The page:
The Netflix series 13 Reasons Why may lead to increased suicidal thoughts among young viewers, new research suggests. The study is the first to examine the impact of the controversial show, which has garnered much praise for its realistic depiction of the events leading up to (and including) the suicide of a teenage girl. The data indicates that Google searches for “how to commit suicide” increased 26 percent following the series release. That’s cause for concern, because there’s a well-established link between suicidal thoughts and suicide attempts.
“Psychiatrists have expressed grave concerns, because the show ignores the World Health Organization’s validated media guidelines for preventing suicide,” coauthor on the study John W. Ayers of San Diego State University told Fatherly. WHO’s guidelines aim to discourage content that centers around suicide.
Ayers and his team looked at aggregate internet search data in the U.S., obtained from Google Trends. They focused on 2017 searches that took place between March 31 (when 13 Reasons Why was released) and April 18, a cut-off date chosen to control for suicide-related searches about former NFL player Aaron Hernandez’s death on April 19. Researchers also excluded the term “squad” in them, to account for searches related to Suicide Squad.
The findings indicated that there were marked spikes in suicide-related searches in early April. Some of that spike came from people seeking help—searches for “suicide hotlines” and “suicide prevention” increased by 12 percent and 23 percent, respectively. But there was also a disturbing increase in searches for the phrases “how to kill yourself” (up 9 percent), “commit suicide” (18 percent), and “how to commit suicide” (26 percent).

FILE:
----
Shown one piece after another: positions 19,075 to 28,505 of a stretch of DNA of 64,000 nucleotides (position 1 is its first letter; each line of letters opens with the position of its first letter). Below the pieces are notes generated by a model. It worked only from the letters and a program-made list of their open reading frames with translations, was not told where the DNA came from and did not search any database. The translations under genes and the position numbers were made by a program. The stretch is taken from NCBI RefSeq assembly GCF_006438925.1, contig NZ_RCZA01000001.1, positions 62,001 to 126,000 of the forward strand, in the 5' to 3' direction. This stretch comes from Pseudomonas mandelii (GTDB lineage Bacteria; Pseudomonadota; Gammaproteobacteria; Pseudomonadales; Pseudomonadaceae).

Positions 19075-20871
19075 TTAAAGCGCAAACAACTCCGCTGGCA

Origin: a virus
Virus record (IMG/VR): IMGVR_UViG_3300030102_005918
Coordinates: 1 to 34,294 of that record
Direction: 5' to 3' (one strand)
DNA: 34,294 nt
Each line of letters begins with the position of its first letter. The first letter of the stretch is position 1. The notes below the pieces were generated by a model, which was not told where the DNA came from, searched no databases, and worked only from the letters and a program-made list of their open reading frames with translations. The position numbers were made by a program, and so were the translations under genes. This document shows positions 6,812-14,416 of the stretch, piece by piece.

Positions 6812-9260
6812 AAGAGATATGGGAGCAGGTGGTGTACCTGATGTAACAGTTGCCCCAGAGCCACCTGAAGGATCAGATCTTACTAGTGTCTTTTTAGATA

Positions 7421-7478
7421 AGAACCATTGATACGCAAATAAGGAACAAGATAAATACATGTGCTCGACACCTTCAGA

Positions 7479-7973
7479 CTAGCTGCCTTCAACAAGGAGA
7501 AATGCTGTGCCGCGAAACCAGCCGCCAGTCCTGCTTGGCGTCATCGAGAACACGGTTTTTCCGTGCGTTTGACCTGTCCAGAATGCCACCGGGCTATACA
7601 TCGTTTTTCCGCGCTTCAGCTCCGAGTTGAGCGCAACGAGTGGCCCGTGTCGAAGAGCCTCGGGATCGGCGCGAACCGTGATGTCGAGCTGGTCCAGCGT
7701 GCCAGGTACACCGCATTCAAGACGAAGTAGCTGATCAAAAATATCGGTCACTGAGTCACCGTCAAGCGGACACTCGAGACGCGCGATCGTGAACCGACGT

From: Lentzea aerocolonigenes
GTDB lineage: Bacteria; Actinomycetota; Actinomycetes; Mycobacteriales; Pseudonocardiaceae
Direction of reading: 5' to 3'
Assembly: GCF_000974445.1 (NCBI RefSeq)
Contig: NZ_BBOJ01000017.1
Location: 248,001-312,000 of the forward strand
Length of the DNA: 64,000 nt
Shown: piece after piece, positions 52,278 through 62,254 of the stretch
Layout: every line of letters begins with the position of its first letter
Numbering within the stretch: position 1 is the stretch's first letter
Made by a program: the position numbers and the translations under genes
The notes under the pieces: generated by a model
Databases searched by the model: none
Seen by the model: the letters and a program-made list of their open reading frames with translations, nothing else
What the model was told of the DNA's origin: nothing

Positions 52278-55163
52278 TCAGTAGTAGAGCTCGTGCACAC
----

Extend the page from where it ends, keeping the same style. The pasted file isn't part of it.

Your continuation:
“It’s unsurprising that we find the show has increased suicidal thoughts—thoughts that are known to be linked to suicide attempts,” Ayers says. “The time for more debate is over.”
Ayers and his colleagues call on Netflix to immediately remove the show or edit it so that it conforms to WHO’s recommendations, before it causes needless deaths. Given that suicide is currently the third leading cause of death for 15 to 24-year-olds, they may have a point. “I’d create a show that offers a message those contemplating suicide need to hear—a success story of how someone contemplating suicide sought and was given help, and persevered to have a full life,” Ayers suggests. “This is where 13 Reasons Why totally misses the mark.”